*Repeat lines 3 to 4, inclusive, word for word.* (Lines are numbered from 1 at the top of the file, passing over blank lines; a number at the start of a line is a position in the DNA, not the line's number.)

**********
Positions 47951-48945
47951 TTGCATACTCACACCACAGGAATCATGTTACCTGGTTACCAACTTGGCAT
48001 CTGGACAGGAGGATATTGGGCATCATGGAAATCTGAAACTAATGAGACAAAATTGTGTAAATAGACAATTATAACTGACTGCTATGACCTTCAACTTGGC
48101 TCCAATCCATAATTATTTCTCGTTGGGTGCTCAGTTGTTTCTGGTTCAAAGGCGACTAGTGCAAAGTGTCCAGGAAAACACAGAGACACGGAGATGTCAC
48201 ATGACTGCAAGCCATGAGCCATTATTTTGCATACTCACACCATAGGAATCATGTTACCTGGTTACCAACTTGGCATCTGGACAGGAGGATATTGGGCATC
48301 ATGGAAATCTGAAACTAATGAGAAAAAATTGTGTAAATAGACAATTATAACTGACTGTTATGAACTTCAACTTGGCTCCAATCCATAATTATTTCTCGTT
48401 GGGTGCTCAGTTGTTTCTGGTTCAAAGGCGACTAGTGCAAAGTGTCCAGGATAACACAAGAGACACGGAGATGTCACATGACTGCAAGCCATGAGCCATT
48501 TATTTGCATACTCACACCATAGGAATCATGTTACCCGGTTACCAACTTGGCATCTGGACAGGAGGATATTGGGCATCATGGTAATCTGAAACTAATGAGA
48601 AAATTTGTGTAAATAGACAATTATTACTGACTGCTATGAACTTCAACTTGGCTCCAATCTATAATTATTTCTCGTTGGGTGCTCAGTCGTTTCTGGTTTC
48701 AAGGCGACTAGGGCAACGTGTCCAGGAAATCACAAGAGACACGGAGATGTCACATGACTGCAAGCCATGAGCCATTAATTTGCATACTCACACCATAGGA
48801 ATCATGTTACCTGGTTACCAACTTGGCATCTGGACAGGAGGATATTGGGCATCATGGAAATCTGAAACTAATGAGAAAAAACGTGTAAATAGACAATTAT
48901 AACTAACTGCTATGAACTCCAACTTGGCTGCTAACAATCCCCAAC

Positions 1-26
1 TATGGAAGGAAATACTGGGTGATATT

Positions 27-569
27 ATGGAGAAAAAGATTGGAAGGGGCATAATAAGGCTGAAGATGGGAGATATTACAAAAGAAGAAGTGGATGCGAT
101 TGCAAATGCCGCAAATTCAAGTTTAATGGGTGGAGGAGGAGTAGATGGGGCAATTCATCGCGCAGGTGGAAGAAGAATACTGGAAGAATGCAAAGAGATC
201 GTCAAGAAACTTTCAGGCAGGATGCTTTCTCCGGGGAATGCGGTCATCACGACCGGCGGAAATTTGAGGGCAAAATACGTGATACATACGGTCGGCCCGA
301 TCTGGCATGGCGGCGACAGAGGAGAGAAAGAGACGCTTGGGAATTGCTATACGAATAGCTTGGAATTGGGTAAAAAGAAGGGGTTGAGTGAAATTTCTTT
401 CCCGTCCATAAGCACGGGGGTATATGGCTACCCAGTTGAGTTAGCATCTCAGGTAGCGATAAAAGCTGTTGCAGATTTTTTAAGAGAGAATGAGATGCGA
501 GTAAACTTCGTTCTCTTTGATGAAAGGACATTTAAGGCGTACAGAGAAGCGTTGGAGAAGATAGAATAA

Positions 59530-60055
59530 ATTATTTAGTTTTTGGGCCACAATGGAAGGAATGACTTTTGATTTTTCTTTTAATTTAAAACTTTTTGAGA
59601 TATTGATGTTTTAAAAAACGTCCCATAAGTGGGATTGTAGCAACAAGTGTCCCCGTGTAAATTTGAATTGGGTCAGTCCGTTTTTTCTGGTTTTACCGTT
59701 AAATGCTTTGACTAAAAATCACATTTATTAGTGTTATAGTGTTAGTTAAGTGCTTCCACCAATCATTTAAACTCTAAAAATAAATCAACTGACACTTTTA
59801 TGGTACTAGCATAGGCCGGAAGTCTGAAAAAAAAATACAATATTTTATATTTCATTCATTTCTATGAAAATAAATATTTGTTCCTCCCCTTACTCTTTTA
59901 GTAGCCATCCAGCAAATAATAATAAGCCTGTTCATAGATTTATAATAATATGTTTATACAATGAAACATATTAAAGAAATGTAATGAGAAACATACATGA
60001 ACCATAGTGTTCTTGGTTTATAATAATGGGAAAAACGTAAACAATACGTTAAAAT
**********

48001 CTGGACAGGAGGATATTGGGCATCATGGAAATCTGAAACTAATGAGACAAAATTGTGTAAATAGACAATTATAACTGACTGCTATGACCTTCAACTTGGC
48101 TCCAATCCATAATTATTTCTCGTTGGGTGCTCAGTTGTTTCTGGTTCAAAGGCGACTAGTGCAAAGTGTCCAGGAAAACACAGAGACACGGAGATGTCAC